Following last week’s order for 118 Airbus airliners, Iran on Monday 1 February ordered yet more new Western-made aircraft. This time, it’s 20 new ATR 72-600s plus options for 20 more in a contract worth 1 billion EUR.
According to ATR Aircraft, the deal marks the arrival of the newest generation ATRs in Iran, where the first ATR turboprops have been operating since 1992. The aircraft manufacturers sees potential for even more regional growth.
Patrick de Castelbajac, Chief Executive Officer of ATR, said: “We are honored to take part in this new era in Iran by providing the national airline with aircraft that will strongly contribute to reinforce and boost regional transportation across the country. We are pleased to offer to the passengers of Iran Air the highest standards of comfort and reliability, as well as the outstanding operational flexibility of the ATR 72-600s”.
Braathens Aviation, a regional North Scandinavian airliner with its headquarters in Stockholm, is expanding. It converted four options on ATR 72-600s into firm orders, ATR announced on 14 December 2015.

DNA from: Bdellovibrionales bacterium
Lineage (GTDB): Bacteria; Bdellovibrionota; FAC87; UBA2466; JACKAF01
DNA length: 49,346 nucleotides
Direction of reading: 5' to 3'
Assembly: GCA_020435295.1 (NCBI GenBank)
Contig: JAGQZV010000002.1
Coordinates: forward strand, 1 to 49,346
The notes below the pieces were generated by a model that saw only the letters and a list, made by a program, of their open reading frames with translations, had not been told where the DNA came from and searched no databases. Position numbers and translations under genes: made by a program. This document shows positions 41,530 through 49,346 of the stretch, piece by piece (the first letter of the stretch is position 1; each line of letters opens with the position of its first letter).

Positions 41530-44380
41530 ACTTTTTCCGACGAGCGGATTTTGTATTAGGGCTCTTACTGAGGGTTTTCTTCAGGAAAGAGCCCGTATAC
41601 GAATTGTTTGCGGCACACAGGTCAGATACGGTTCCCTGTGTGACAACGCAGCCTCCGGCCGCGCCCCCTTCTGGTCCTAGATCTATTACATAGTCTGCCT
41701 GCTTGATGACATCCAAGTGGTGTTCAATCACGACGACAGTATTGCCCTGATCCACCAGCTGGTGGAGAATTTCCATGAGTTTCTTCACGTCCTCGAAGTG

The four options are from a deal made during the Paris Air Show in June 2015, that already included five aircraft and holds another six options not converted yet.
Braathens Regional will operate the aircraft to and from Stockholm-Bromma airport, situated close to the city center of the Swedish capital. The 600s will be introduced from now until the end of 2016.
The new aircraft feature Satellite-Based Augmentation System (SBAS) and Localizer Performance with Vertical Guidance (LPV) capability to make navigation and landing much easier. The aircraft are powered with PW127M engines, which can operate with biofuel. With the arrival of the nine ATR 72-600s the end is near for the Saab 2000s in the Braathens fleet. The airliner plans even to retire the 72-500s and replace those with 600s in a second phase.
Currently 275 ATR aircraft fly with 60 airlines in 25 European countries. The type can fly up to 78 passengers over 900 nautical miles (1,665 km) of distance.